Ukraine’s embassy in Washington, DC is taking on an unexpected role as a recruitment centre for Americans who want to join the fight against Russia’s invasion.
Diplomats working out of the embassy, in a townhouse in the Georgetown section of the United States capital city, are fielding thousands of offers from volunteers seeking to fight for Ukraine, even as they work on the far more pressing matter of securing weapons to defend against an increasingly brutal Russian onslaught.
“They really feel that this war is unfair, unprovoked,” said Ukraine military attaché Major General Borys Kremenetskyi. “They feel that they have to go and help.”
US volunteers represent just a small subset of foreigners seeking to fight for Ukraine, who in turn comprise just a tiny fraction of the international assistance that has flowed into the country. Still, it is a reflection of the passion, supercharged in an era of social media, that the attack and the mounting civilian casualties have stirred.
“This is not mercenaries who are coming to earn money,” Kremenetskyi said. “This is people of goodwill who are coming to assist Ukraine to fight for freedom.”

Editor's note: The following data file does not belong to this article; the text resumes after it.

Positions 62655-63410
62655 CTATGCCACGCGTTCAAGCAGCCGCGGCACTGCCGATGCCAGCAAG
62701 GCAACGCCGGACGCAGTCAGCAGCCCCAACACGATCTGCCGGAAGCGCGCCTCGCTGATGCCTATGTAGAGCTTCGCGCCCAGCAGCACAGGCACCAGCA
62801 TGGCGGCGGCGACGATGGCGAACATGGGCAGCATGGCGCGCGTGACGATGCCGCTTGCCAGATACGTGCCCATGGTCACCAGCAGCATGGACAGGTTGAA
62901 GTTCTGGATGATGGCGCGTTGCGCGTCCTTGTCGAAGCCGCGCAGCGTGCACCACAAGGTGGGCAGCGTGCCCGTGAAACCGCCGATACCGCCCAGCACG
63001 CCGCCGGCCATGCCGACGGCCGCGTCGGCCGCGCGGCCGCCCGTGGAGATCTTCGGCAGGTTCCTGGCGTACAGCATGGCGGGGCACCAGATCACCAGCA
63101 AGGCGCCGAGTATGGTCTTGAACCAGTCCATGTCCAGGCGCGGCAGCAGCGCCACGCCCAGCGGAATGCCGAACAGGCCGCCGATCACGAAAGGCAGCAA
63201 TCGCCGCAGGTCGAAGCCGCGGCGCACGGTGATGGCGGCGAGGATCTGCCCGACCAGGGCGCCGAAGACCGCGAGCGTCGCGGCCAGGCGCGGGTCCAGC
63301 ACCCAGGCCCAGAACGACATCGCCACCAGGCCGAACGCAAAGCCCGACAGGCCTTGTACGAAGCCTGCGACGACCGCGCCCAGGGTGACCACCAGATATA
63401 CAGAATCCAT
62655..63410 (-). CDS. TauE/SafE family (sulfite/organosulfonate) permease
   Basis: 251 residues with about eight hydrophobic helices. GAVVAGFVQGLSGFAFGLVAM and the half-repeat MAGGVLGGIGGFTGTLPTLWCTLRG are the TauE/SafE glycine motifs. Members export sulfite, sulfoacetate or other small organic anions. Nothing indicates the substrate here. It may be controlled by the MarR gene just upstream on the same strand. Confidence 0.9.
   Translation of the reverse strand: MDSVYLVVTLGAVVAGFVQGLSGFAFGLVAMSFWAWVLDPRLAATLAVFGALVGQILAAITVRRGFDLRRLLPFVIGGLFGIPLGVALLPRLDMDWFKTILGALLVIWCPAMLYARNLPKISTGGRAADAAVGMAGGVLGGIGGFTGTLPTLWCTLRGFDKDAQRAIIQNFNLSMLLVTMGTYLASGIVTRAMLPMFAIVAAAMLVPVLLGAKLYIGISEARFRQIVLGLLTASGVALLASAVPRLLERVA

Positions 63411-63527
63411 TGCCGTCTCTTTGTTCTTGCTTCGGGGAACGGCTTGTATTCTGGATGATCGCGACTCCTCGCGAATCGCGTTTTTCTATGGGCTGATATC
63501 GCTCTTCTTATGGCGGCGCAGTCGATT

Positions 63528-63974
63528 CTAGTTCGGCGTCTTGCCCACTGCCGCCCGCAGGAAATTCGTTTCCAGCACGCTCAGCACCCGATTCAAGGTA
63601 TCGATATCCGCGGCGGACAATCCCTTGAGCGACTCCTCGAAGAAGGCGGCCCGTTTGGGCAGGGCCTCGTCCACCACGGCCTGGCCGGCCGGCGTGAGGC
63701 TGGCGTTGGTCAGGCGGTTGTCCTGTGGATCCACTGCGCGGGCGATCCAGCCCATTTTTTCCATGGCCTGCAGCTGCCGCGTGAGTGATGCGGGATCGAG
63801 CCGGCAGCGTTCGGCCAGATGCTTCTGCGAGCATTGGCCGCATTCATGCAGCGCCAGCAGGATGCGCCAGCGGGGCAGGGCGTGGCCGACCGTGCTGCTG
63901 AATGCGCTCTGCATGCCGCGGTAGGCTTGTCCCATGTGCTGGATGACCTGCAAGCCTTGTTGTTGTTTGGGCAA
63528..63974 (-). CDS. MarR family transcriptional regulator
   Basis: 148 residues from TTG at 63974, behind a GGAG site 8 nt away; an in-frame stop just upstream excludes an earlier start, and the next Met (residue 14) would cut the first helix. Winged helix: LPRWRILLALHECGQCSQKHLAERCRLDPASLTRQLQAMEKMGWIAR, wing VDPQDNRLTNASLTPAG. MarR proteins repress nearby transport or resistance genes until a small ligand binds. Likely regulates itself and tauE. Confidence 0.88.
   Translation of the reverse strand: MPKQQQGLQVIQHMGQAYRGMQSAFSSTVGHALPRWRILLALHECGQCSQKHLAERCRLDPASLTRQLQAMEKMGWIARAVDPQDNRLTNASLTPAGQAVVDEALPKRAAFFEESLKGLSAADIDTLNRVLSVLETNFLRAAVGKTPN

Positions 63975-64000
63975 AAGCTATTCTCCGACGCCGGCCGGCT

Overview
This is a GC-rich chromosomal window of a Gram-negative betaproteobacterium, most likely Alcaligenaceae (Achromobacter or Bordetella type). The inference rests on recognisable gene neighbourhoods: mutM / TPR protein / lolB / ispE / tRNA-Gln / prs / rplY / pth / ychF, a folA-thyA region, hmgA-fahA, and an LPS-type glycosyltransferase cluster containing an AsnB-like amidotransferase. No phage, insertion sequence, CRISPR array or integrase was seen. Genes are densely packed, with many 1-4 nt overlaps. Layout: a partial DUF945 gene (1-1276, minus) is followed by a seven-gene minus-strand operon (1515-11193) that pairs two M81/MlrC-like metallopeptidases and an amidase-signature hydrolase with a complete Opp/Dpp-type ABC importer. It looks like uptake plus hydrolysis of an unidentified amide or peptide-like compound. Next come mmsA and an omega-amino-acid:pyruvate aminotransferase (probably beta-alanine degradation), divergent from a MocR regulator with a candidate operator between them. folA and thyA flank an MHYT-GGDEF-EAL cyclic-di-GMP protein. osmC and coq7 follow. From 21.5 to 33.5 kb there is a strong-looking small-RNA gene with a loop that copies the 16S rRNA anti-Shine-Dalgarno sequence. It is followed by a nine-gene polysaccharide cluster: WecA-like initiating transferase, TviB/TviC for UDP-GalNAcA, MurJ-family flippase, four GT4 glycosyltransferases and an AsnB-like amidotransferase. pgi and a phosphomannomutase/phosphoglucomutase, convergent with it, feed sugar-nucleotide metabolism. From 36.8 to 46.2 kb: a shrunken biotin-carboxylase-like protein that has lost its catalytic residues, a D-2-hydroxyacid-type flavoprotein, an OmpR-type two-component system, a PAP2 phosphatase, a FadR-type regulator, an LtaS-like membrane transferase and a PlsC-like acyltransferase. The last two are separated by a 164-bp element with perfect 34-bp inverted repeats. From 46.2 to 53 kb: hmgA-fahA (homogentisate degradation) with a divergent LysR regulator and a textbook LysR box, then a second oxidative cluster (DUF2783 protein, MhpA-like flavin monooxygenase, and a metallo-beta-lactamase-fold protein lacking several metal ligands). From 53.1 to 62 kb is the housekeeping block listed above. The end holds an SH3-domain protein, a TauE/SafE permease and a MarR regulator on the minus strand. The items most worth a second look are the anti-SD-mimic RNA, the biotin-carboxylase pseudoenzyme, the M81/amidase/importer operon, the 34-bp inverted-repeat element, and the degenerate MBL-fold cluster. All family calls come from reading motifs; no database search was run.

The US government discourages Americans from going to fight in Ukraine, which raises legal and national security issues.
Since the February 24 invasion, the embassy in Washington has heard from at least 6,000 people inquiring about volunteering for service, the “vast majority” of them American citizens, said Kremenetskyi, who oversees the screening of potential US recruits.
Half the potential volunteers were quickly rejected and did not even make it to a Zoom interview, the general said. They lacked the required military experience, had a criminal background or weren’t suitable for other reasons such as age, including a 16-year-old boy and a 73-year-old man.
So far, about 100 US citizens have made the cut. They include veterans of the wars in Iraq and Afghanistan with combat experience, including some helicopter pilots, the attaché said.
They must make their own way to Poland, where they are to cross at a specified point, with their own protective gear but without a weapon, which they will get after they arrive. They will be required to sign a contract to serve, without pay, in the International Legion for the Territorial Defense of Ukraine.
The Ukrainian government says about 20,000 foreigners from various nations have already joined.
Borys Wrzesnewskyj, a former Liberal lawmaker in Canada who is helping to facilitate recruitment there, said about 1,000 Canadians have applied to fight for Ukraine, the vast majority of whom do not have any ties to the country.
Under some circumstances, Americans could face criminal penalties, or even risk losing their citizenship, by taking part in an overseas conflict, according to a senior US law enforcement official.
US authorities worry about what could happen if an American is killed or captured.